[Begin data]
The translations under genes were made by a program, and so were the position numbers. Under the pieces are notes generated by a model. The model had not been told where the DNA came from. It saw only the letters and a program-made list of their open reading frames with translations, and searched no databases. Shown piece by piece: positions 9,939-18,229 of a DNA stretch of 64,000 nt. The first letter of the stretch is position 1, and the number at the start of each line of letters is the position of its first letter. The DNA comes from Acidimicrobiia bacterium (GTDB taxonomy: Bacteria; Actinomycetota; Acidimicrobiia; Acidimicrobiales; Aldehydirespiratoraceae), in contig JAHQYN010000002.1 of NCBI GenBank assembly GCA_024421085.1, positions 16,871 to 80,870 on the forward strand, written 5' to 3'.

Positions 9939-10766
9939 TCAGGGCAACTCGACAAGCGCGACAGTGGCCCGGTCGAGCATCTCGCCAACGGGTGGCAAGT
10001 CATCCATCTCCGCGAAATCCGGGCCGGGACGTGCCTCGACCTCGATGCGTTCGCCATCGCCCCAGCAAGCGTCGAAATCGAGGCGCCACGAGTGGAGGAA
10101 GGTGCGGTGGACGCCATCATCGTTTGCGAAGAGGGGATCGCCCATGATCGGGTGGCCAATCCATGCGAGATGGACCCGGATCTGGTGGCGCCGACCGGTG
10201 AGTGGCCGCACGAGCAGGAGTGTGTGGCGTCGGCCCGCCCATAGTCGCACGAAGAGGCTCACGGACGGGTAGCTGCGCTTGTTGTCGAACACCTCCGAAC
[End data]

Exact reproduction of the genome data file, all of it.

The translations under genes were made by a program, and so were the position numbers. Under the pieces are notes generated by a model. The model had not been told where the DNA came from. It saw only the letters and a program-made list of their open reading frames with translations, and searched no databases. Shown piece by piece: positions 9,939-18,229 of a DNA stretch of 64,000 nt. The first letter of the stretch is position 1, and the number at the start of each line of letters is the position of its first letter. The DNA comes from Acidimicrobiia bacterium (GTDB taxonomy: Bacteria; Actinomycetota; Acidimicrobiia; Acidimicrobiales; Aldehydirespiratoraceae), in contig JAHQYN010000002.1 of NCBI GenBank assembly GCA_024421085.1, positions 16,871 to 80,870 on the forward strand, written 5' to 3'.

Positions 9939-10766
9939 TCAGGGCAACTCGACAAGCGCGACAGTGGCCCGGTCGAGCATCTCGCCAACGGGTGGCAAGT
10001 CATCCATCTCCGCGAAATCCGGGCCGGGACGTGCCTCGACCTCGATGCGTTCGCCATCGCCCCAGCAAGCGTCGAAATCGAGGCGCCACGAGTGGAGGAA
10101 GGTGCGGTGGACGCCATCATCGTTTGCGAAGAGGGGATCGCCCATGATCGGGTGGCCAATCCATGCGAGATGGACCCGGATCTGGTGGCGCCGACCGGTG
10201 AGTGGCCGCACGAGCAGGAGTGTGTGGCGTCGGCCCGCCCATAGTCGCACGAAGAGGCTCACGGACGGGTAGCTGCGCTTGTTGTCGAACACCTCCGAAC